2011-04-08 16:49:07New warning on Arctic ice melt. Is Richard Black Wrong?

The researchers are now working with a new computer model for Arctic ice. Scientists who predicted a few years ago that Arctic summers could be ice-free by 2013 now say summer ice will probably be gone within this decade.
I notice Rob has previously mentioned Dr. David Barber who quoted between 2013 and  2030 during a lecture.  Not really the same thing.  I recall others have quoted at the North Pole rather than the entire Arctic.
2011-04-08 16:56:05Blackie's smoking 'em while he gots 'em
Daniel Bailey
Daniel Bailey

Maslowski, 2016 ± 3 years.

But that was summer minimum.

2011-04-08 16:58:37


Thanks Daniel, I just found it at the same time as you posted.

Still 2016+/- 3 years is not quite the same as 'by 2013' and it is still unclear what he means

Here is an interview.  where he doesn't deny the 2013, however perhaps it gets distorted due to the language barrier.

2011-04-08 17:07:33
Daniel Bailey
Daniel Bailey

Maslowski made his projection several years ago; in light of recent developments in the Arctic, he may have been too conservative.

I make it 1 chance in 3 the pole loses it's cover at some point this year, 2 chances in 3 by next summer.  If we get a strong Arctic DiPole either summer, it's a lock.

2011-04-08 17:15:54
Daniel Bailey
Daniel Bailey

More Maslowski:

See Page 6 of this one

And Page 2 of this one

21 Mb download Eddy Modeling Study

2011-04-09 01:43:55



Professor Wieslaw Maslowski told an American Geophysical Union meeting that previous projections had underestimated the processes now driving ice loss.

Summer melting this year reduced the ice cover to 4.13 million sq km, the smallest ever extent in modern times.

Remarkably, this stunning low point was not even incorporated into the model runs of Professor Maslowski and his team, which used data sets from 1979 to 2004 to constrain their future projections.

"Our projection of 2013 for the removal of ice in summer is not accounting for the last two minima, in 2005 and 2007," the researcher from the Naval Postgraduate School, Monterey, California, explained to the BBC. "So given that fact, you can argue that may be our projection of 2013 is already too conservative."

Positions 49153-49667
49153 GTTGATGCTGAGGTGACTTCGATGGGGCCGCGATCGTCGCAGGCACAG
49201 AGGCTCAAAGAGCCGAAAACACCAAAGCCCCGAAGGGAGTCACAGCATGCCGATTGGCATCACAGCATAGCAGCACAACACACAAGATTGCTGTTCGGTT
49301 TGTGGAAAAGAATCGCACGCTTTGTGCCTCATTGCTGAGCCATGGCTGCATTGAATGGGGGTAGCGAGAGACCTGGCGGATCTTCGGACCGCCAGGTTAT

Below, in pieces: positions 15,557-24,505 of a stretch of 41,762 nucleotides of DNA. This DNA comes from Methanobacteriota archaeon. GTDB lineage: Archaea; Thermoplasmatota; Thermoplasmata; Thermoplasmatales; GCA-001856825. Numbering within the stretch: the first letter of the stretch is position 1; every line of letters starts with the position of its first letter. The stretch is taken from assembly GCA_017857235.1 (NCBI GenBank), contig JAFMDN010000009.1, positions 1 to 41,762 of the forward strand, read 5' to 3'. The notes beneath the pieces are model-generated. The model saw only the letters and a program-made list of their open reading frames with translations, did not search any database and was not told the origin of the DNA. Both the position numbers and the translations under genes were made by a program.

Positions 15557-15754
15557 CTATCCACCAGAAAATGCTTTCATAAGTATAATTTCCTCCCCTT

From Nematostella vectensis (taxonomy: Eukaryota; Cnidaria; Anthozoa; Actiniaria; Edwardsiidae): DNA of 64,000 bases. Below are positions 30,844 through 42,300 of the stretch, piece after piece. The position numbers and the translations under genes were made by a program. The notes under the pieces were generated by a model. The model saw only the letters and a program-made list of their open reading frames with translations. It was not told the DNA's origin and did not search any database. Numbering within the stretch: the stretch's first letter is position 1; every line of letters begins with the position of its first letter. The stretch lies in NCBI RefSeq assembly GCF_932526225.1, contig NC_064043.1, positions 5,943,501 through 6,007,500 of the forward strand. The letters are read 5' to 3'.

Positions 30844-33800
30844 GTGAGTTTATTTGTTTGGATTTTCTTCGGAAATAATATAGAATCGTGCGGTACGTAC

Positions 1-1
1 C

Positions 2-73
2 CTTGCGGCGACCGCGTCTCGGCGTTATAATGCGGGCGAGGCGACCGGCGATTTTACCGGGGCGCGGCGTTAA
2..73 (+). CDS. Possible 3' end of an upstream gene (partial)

Professor Peter Wadhams, Cambridge University, UK: -

"Wieslaw's model is more efficient because it works with data and it takes account of processes that happen internally in the ice."

"The implication is that this is not a cycle, not just a fluctuation. The loss this year will precondition the ice for the same thing to happen again next year, only worse.

"There will be even more opening up, even more absorption and even more melting.

"In the end, it will just melt away quite suddenly. It might not be as early as 2013 but it will be soon, much earlier than 2040."







2011-04-09 12:58:44Ice-free Arctic
James Wight


For months I’ve been planning a post on this topic but I’m not sure if it’s suitable for SkS. Extrapolating from volume data (which I had to guesstimate from PIOMAS graphs), Arctic summer sea ice will be gone in less than twenty years – five if you use a quadratic which is a better fit. A repeat of 2007 could wipe out all the ice in one summer.

2011-04-09 19:31:56
Mark Richardson

Doesn't seem too bad from the BBC, he uses the word 'could', which seems pretty accurate.


I spoke to some Arctic hydrologist and ice people and they seem pretty confident that just applying a fit isn't really that useful and will very likely be inaccurate. They're thinking more on decadal timescales: weather patterns have really helped with the Arctic ice loss (e.g. winds pushing ice through the Denmark straits) and unless that's self reinforcing it might swing back the other way like it has in the past and preserve the ice a bit longer.


Given another 2007 though, who knows what'll happen? Could collapse within the decade.



We're going to get ice free summers anyway, might be good if we get them when people still have time to do something!

2011-04-14 10:23:04


Somewhat related - march anomalies map from GISS available.

See some red areas in the Arctic?

Doesn't look good at all.